Shropshire Star

Cyclists on their way to raising £100,000 for Parkinson's UK

A group of nine men are well on their way to raising £100,000 for the charity cause that is close to their hearts.

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The team at John O'Groats

The cyclists are en route to Land's End as part of a marathon effort that has seen them battle the elements after leaving John O'Groats.

The cause of Parkinson's UK has driven them on and they have so far raised more than £75,000 towards their target.

The group will be passing through Shrewsbury on Friday at lunchtime and plan to finish their leg in Ludlow at about 5.30pm.

Tom Graham, who is chairman of Shropshire Star publisher Midland News Association, is part of the group. He is joined by Henry Deakin, James Fenwick, Scott Richardson Brown, Mark Whittaker, Mark Skipp, Tom Osbourne, Boudewijn Verhelst and Charlie Ferrier.

Speaking earlier this week after some tough climbs in the Lake District, Mr Graham said: "We have had a very tough day today and we are all exhausted. But we are determined to carry on, we have the bit between our teeth."

The group, who call themselves the Jogle 23 Crew, have a very personal connection to Parkinson's.

The introduction on their JustGiving fundraising page says they are "Nine blokes. Some middle aged, some pretending not to be. With varying levels of fitness and ability, we leave John O'Groats on May 6 to arrive at Land's End 10 days and 1,000 miles later.

"No electric bikes allowed, just tired legs and raw rear ends. The standard time do this bike ride is 14 days, so we are pushing ourselves."

The group initially planned to get underway in May 2020 but Covid-19 put paid to that, and the postponed ride was again cancelled in 2021 as the virus made a comeback.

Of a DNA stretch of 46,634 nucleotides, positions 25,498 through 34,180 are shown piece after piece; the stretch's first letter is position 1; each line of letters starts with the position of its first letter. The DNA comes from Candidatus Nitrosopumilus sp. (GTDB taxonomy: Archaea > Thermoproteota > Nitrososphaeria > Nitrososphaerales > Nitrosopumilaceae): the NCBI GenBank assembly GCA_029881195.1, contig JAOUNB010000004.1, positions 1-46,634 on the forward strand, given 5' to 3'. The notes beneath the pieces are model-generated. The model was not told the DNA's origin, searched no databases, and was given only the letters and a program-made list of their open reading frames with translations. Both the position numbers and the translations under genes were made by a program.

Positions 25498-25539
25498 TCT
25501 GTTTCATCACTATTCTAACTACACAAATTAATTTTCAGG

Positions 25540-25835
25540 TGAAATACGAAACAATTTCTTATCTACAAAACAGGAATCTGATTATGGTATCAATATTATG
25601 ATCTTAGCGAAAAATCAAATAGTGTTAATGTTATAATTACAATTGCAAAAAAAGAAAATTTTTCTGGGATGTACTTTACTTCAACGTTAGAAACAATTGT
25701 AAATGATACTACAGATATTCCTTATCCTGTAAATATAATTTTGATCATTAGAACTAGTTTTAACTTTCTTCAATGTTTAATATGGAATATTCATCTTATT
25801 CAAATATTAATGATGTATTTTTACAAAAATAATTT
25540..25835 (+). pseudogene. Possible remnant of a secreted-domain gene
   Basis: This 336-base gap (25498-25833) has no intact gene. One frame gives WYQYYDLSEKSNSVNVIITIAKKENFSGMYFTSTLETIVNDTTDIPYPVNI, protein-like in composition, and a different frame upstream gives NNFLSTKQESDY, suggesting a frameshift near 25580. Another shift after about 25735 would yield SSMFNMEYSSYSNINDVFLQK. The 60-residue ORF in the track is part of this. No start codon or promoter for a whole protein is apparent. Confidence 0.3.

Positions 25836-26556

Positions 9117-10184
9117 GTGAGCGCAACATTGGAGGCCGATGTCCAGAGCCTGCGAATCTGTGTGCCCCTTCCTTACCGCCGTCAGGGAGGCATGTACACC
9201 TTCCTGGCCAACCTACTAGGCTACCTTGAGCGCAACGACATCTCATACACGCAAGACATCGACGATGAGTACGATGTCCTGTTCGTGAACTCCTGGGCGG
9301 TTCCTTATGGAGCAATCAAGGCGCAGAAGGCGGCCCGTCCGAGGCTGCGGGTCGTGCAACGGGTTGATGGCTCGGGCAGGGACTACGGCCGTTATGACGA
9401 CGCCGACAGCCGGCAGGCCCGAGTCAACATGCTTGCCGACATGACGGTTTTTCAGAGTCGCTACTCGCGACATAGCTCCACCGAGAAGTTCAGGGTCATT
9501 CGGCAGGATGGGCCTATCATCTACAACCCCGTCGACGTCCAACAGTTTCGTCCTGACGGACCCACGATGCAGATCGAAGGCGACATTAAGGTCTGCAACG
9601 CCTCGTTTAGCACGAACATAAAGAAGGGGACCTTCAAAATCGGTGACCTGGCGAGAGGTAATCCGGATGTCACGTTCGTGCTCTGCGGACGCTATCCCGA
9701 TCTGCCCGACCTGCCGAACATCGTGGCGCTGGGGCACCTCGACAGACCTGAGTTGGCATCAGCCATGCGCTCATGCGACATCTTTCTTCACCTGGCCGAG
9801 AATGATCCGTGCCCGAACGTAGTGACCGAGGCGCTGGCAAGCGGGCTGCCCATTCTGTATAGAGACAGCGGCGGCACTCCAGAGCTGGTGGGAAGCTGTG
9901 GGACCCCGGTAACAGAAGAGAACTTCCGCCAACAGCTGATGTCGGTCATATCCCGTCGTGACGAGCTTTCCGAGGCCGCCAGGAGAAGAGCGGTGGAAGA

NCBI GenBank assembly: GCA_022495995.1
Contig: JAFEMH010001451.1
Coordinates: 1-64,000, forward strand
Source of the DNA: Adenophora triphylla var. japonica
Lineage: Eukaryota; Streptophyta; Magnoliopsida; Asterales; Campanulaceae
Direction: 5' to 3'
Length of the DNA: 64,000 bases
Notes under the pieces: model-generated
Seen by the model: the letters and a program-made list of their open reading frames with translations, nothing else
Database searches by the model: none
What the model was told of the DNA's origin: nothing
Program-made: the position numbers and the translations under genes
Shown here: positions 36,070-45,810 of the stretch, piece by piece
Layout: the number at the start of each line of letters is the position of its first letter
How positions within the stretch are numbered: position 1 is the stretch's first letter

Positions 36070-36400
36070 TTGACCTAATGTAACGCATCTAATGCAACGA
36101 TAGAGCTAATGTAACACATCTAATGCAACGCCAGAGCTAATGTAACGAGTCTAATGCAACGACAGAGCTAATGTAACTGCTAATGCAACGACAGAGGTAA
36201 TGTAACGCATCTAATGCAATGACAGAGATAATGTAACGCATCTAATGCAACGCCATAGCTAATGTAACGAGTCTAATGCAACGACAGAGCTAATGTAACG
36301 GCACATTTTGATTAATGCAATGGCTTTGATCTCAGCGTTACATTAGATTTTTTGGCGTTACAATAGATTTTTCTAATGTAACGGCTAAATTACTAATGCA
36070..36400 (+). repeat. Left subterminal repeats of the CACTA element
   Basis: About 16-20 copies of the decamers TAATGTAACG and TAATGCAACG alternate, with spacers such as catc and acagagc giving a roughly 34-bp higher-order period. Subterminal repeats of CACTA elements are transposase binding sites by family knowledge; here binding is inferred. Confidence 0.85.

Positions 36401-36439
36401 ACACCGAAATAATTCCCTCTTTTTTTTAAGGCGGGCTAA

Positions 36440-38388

They started the challenge in Scotland on May 6 in very windy, foggy conditions.

Mr Graham said: "It was a very very tough first day in typical Scottish conditions."

The Joglers have committed to raising funds to help find a cure for Parkinson's Disease, as many of the team have family experience of this condition.

Parkinson's is a debilitating, progressive neurological disease with no current cure and one in 37 people will be diagnosed with PD in their lifetime. It is the second largest and fastest growing neurological condition More funds are needed to improve research and find a cure.

All the costs associated with the trip are being met by the Jogle team, so all donations will go to Parkinson's UK.

Mr Graham’s father Alan was diagnosed with Parkinson’s in 2015, which increasingly affected his mobility and quality of life, robbing him of his independence. He later developed Parkinson's-related dementia, and lost his battle in July 2021.

Mark Whittaker's father-in-law, Derek Perks, died due to several Parkinson's-related conditions. Mr Whittaker said watching the rapid decline of proud and formerly active people was heartbreaking for his family.

Henry Deakin's father, David, was diagnosed with Parkinson’s Disease and, as a jeweller for many years, the tremors made it impossible for him to continue working.

Mr Deakin said: "He gallantly deals with everything the disease is throwing at him. It is very hard to watch him suffer every day. We have seen first-hand the good that comes from the Parkinson’s UK charity and the NHS.

"There is good news based on the research undertaken and, in 2015, David had a life-changing operation called Deep Brain Stimulation (DBS) to help control some motor symptoms.

"A surgeon placed thin metal wires in his brain, while he was awake, and these wires send electrical pulses to the brain to help control his shakes.

"We have no doubt, while it was not a cure, it changed his life and gave him better control of his tremors.

"He went from shaking uncontrollably and being unable to hold a knife and fork, or write with a pen, to being able to do basic day-to-day tasks.

"DBS is not a cure and does not stop Parkinson’s from progressing, but it has given David a much greater quality of life than we thought possible. We want DBS to be available to more people diagnosed with Parkinson’s Disease."

For more information, or to give to the fund, visit